I started with a street band after answering an ad in paper to "come join us to learn to play the bagpipes"! They said all I needed was a practice chanter and Sandy Jones' introductory book. Luckily for me, I met a 70-year-old mentor that took me under his wing.
I had always wanted to play in a band situation, never dreaming it would develop into such a passion. I thought that if I could play well enough to satisfy my own pleasure, then I would be successful.
On first picking up the pipes, I felt like I was in a struggle with an octopus. It just flopped everywhere! It took me years (as a matter of fact it took until I joined Dojo) to learn that there really is a reed made that you can blow comfortably.
Tuning was a mystery; someone always did it for me. I actually was afraid to "mess" with this strange instrument and thus knew nothing about maintenance! I just wanted to play and left the rest up to band members to fix for me.
As a result I spent much more money than necessary on what anybody recommended to make it all easier for me....However, as I magically progressed, I developed a multitude of problems of which I did not recognize. Sadly it was a case of the blind leading the blind when there were no "professional" teachers to get me on track. Two huge main issues... crossing noises and coordinating blowing and squeezing. It is a wonder I did not topple over from hyperventilating. I could not even recognize a crossing noise!
Certainly age was against me but determination over came that limitation to an extent.
I was sure I was "getting this" before I joined Dojo. I played in parades, graduations, weddings, and even a few competitions but always surrounded by more accomplished players, and I thought... ok this is where I want to be!
But then my comfortable world fell apart when the instructors at the Dojo, very delicately guided me into their method of teaching. It was an eye opener... I have to say that if it had not been for the pandemic I would not have immersed myself so solidly into this enlightening adventure.
I think that before Dojo I was in a slump. I had no idea of how to progress, and I was at a stand still and thought "this was it I guess this is as far as I go". A few clinics here and there were of some help but not a constant support or progression. One or two competitions were a disaster and very deflating.
I have been with Dojo for a couple of years now, and attend several live classes a day. My biggest challenge was learning to navigate through all that is offered, because I am not computer-wise at all. At first I missed a lot by not participating in many classes. I had not a clue how to figure out how to submit things, but that too has been for the most part resolved because of the efforts and patience of the staff and some really great friendships I have made.
It is a fabulous community to be involved in! Where else will you meet people with a like interest from all over the world? You would have to travel great distances to get such fabulous and knowledgeable instruction, usually, but I don't have to go any further than sitting comfortable in my own house at my computer to indulge in anything concerning bagpiping! The online tuning clinic also illustrated that Zoom classes do work well for any topic.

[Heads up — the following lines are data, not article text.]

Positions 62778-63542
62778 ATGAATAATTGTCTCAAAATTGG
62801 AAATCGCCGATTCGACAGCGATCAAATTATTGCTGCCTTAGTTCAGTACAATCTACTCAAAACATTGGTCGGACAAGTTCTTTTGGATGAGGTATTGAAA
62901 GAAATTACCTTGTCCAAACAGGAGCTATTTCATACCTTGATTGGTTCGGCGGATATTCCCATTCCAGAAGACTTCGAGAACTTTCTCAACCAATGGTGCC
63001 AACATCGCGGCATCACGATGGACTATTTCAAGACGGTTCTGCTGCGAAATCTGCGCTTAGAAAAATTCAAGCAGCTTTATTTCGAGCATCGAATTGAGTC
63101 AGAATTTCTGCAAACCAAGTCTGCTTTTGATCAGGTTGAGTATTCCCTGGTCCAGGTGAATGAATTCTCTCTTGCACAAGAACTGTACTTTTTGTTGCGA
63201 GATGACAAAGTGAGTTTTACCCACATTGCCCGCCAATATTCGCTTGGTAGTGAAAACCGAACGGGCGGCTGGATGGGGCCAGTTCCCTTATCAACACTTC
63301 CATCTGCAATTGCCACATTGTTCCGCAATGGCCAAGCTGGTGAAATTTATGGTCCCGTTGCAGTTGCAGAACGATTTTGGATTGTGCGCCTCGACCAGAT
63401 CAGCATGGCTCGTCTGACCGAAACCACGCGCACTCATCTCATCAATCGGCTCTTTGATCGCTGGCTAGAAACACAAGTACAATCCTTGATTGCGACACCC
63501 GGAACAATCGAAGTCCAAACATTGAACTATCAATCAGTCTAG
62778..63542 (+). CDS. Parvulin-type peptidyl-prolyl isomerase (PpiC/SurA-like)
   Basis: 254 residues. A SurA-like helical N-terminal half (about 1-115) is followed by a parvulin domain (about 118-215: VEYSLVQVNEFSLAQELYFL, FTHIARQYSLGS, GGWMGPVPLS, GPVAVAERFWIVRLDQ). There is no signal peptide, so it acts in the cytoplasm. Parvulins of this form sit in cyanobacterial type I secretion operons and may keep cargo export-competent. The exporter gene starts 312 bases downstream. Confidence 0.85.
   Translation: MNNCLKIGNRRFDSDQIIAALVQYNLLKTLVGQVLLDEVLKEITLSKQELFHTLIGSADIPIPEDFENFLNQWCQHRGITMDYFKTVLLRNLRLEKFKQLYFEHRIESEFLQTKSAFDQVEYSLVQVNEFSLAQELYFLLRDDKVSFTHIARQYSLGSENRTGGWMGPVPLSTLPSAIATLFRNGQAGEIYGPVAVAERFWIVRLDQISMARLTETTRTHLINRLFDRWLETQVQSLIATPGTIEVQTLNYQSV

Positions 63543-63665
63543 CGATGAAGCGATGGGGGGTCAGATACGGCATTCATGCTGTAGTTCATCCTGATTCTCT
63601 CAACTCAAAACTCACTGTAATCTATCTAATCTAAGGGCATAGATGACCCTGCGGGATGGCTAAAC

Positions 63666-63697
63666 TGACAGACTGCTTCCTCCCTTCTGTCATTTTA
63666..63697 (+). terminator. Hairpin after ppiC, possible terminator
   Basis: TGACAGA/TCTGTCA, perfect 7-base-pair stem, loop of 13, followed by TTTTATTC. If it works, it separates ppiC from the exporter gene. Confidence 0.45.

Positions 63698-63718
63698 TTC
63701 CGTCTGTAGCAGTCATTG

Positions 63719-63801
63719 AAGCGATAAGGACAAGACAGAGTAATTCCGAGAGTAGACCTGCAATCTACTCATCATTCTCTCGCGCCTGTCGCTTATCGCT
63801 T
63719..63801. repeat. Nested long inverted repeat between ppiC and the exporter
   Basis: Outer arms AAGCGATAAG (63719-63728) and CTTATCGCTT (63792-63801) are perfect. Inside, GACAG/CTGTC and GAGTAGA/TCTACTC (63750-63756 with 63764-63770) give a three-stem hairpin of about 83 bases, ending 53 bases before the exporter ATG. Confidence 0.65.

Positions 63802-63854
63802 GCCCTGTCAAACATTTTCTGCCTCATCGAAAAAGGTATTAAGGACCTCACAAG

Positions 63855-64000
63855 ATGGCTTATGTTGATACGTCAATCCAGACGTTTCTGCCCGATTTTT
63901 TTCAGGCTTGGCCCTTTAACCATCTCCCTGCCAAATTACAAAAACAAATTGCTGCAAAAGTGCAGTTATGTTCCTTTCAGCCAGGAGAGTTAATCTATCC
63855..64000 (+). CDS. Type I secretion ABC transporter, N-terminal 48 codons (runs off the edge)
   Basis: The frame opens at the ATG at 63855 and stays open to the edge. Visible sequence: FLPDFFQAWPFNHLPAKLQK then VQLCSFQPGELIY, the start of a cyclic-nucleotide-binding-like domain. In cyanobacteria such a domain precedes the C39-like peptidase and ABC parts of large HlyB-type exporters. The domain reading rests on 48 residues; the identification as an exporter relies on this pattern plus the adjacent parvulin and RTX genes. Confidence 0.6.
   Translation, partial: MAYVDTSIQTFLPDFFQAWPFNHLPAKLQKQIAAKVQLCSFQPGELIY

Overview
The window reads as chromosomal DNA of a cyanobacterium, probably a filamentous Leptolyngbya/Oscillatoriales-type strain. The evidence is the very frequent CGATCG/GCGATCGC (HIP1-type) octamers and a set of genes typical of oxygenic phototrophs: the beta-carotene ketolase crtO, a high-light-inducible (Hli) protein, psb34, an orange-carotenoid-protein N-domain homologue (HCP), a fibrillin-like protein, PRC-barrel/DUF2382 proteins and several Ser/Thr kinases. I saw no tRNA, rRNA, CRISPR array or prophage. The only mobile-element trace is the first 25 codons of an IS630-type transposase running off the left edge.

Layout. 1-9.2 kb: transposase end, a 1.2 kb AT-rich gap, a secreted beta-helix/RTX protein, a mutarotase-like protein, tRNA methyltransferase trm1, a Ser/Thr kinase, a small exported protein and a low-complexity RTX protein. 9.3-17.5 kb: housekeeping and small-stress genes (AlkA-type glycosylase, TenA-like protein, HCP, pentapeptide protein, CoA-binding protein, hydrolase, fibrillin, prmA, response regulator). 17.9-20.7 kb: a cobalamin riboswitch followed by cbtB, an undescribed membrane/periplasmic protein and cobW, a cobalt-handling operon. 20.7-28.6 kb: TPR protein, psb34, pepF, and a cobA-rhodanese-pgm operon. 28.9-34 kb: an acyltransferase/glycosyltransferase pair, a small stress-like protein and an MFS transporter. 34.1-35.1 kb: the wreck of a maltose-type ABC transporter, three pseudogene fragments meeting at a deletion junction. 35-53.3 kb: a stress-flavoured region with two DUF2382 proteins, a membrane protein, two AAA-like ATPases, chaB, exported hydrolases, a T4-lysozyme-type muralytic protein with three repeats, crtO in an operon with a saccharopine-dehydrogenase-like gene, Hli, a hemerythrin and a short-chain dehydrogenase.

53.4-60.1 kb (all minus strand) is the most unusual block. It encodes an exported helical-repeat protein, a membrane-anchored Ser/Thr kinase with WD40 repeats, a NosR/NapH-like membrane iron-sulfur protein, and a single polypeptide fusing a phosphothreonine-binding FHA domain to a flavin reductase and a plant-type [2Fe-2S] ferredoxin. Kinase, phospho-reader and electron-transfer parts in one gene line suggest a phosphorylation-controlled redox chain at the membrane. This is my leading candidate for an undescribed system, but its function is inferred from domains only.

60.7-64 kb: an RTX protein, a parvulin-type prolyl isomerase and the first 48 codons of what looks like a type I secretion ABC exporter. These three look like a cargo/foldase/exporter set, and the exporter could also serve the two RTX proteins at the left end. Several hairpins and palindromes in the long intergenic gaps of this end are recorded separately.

It would take more time and pages than you have here for me to fully explain how I have benefitted from this experience. My whole attitude has changed. I feel there is no limit to how much I can absorb and that my goals will have far exceed my expectations of being accomplished.
My pipes are no longer this strange thing sitting on my shoulder with this ridiculous floppy bag under my arm. I am not afraid of experimenting with reeds, drones, and blow sticks until I feel comfortable. I understand so much more clearly the mechanics of the pipes, the challenge to having nicely sounding pipes (tuning will always be a struggle but I understand the the basics and the steps to follow to obtain a pleasant enjoyable sound).
I now can play for a long time without being exhausted, which in turn helps me to correct more issues on the pipes. The suggestion of using the manometer is slowly helping me develop a much steadier blowing technique, but I still have a long way to go. I actually can now can recognize crossing noises and better still, I realize how awful they sound, and I have a visual image of why they occur and how to correct them (always a work in progress)!
My confidence is slowly improving, and I'm happier and very pleased with my progress. I sometimes think I am too obsessed with the program, but that is by choice – it has opened a whole new perspective on what you can accomplish in life if you set your mind to it.
Dojo has really expanded my world and introduced me to some very talented people, who I'm lucky now call my friends. Now what more can you ask for from something that all began as a whim?
Life is a journey and this has been one of the best.
Barbara Willard, Lexington, Kentucky, USA